Review: THE WOLVERINE (2013) | Casey's Movie Mania | Movie Reviews, Features & Others

Saturday, 27 July 2013

Review: THE WOLVERINE (2013)

Grrr... How many times have I told you not to make fun of my hairstyle?
THE WOLVERINE has its moments, but the movie suffers from inconsistent pace, draggy mid-section and strangely anticlimactic ending.

When X-MEN ORIGINS: WOLVERINE was screened in 2009, it was greeted with negative critical response but still able to make a decent amount of money at the box office. Now four years later, the studio (Fox) attempts for the second time to resurrect a solo WOLVERINE movie by enlisting a new director (James Mangold) and wisely uses the much-beloved 1982's Wolverine comic-book miniseries created by Chris Claremont and Frank Miller as the main source of narration. The good news is, THE WOLVERINE is quite an improvement over the convoluted mess of the X-MEN ORIGINS: WOLVERINE especially in terms of characters development. Director James Mangold also made a bravura move not to stick to the typical comic-book movie formula by emphasizing more on drama with a dash of neo-noir undertones over action. However, despite trying so hard to be different, the result is mostly uneven that doesn't quite reaches to its fullest potential.

THE WOLVERINE begins in Nagasaki during WWII era when a B-29 bomber appears in the sky and about to drop an atomic bomb. While the rest of the Japanese troops decide to commit ritual seppuku, young soldier Yashida (Ken Yamamura) is too terrified to sacrifice his own life. Instead, he quickly takes cover in a heavily-fortified prison pit with the sudden help of Logan a.k.a. Wolverine (Hugh Jackman), who shields him from the atomic blast with a metal frame. Cut to the present day, Logan is now living as a hermit at the Yukon wilds following from the event of X-MEN: THE LAST STAND (2006) where he has sworn off violence after he was forced to kill his beloved Jean Grey (Famke Janssen). He often dreams about her and hardly sleeps well. One night, when he discovers a poor grizzly is badly injured from illegal, poison-tipped arrows, he confronts the irresponsible hunter at the bar to teach him a lesson. But before he begins to go berserk again, a red-haired and sword-wielding Japanese girl named Yukio (Rila Fukushima) arrives at the scene and helps him instead before she summons him to Tokyo on behalf of his old and dying employer, Yashida (Haruhiko Yamanouchi) who is now the Japan's largest and most powerful tech giant. Upon arriving in Tokyo, the frail Yashida offers Logan a rare chance to become mortal by using advanced technology of transferring power because he's not ready to die yet. However, Logan declines to do so. When Yashida finally passed away in a matter of hours, Logan soon finds himself caught in the middle of family conflict involving Yashida's beloved and long-suffering granddaughter Mariko (Tao Okamoto), and her crime-boss father Shingen (Hiroyuki Sanada). Trouble arises when the yakuza attempts to kidnap Mariko during Yashida's funeral. Logan manages to rescue her, with the help of Mariko's childhood ninja friend Harada (Will Yun Lee). Both Logan and Mariko subsequently goes into hiding, at which they unexpectedly fall in love. While the yakuza is still hot on their trail, the poison-tongued mutant Viper (Svetlana Khodchenkova) who used to work as Yashida's doctor before his death, is scheming with Harada to strip Logan of his immortal super powers.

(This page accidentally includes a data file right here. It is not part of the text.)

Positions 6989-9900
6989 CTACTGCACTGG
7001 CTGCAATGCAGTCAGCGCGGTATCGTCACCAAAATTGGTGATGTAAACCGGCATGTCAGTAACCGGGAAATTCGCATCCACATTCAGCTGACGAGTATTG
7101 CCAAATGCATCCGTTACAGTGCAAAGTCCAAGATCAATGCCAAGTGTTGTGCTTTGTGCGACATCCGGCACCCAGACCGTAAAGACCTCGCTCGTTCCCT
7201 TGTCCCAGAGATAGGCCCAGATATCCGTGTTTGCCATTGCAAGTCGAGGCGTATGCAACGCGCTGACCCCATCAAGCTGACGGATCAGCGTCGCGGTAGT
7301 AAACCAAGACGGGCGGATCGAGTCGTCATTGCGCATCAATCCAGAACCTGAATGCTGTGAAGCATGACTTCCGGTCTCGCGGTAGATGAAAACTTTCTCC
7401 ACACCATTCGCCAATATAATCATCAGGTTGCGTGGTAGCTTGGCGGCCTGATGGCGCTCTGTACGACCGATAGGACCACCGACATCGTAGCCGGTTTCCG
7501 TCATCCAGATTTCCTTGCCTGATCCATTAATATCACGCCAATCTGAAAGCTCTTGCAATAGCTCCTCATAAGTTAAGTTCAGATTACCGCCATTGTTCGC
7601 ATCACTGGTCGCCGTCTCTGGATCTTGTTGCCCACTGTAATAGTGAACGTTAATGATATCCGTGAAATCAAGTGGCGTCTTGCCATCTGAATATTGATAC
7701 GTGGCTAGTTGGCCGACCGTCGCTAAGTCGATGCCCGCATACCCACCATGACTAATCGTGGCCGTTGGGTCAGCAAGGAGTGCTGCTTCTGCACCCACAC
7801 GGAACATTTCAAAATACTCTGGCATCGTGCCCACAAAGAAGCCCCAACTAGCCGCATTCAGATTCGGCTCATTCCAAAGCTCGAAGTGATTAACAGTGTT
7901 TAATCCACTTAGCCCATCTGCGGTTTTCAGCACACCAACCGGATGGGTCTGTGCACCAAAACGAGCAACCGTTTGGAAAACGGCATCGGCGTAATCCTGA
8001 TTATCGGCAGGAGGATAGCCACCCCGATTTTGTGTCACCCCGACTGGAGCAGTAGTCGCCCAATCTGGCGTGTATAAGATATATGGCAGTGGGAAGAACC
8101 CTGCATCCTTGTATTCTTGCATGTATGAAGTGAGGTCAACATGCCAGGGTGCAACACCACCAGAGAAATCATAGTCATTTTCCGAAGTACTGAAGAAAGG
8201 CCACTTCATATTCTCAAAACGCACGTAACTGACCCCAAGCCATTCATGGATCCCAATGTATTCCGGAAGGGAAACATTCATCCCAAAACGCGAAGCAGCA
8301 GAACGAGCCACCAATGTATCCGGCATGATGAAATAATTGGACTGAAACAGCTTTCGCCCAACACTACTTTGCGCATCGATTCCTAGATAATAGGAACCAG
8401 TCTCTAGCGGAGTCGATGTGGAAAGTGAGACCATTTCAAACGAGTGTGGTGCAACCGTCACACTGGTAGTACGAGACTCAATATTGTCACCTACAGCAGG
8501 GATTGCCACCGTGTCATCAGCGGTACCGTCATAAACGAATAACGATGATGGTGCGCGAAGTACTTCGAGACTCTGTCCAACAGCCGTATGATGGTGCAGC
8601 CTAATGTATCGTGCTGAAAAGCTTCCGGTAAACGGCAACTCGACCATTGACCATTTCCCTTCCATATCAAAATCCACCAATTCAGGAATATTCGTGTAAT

THE WOLVERINE begins quite promising enough and becomes increasingly intense in the first half-hour once the action pumps up with a showdown at the Yashida's funeral, which follows by a thrilling foot chase and concludes with a memorable fight set-piece atop the speeding bullet train. Characters-wise, Hugh Jackman is at the top form playing his iconic Logan/Wolverine role with a strong dramatic flair. Japanese supermodel Rika Fukushima, who made her first acting debut here, is surprisingly spunky and entertaining enough as the red-haired sword wielder Yukio. Technically speaking, the Tokyo-set production design is top-notch and particularly unique for an otherwise typical comic-book movie setting while Marco Beltrami's fusion score that cleverly mixed with Western and Eastern musical influence is simply inspirational.

The highly-entertaining showdown between Logan and the yakuza atop the speeding bullet train is a must-see to behold.
James Mangold's direction is uneven and the pace is erratic. The middle section is especially draggy in places when the story cools down to a near standstill to make way for Logan and Mariko's unconvincing romance as well as few soapy melodramas. As Mariko, Tao Okamoto is stunning to look at but her acting flair is somewhat stiff. Then there's the third act, which ends up with a disappointing finale involving a CG-heavy battle between Logan and the towering Silver Samurai.
Hah! Miss me, old man!

So is this the best WOLVERINE movie as some critics claimed to be? Well, given most of the glaring flaws, it's certainly far from it. Instead, THE WOLVEINE is best described as a half-realized movie that could have improved further. By the way, do remember to stick around for the mid credit as there is an interesting teaser which features two surprising cameos that leads to next summer's X-MEN: DAYS OF FUTURE PAST.

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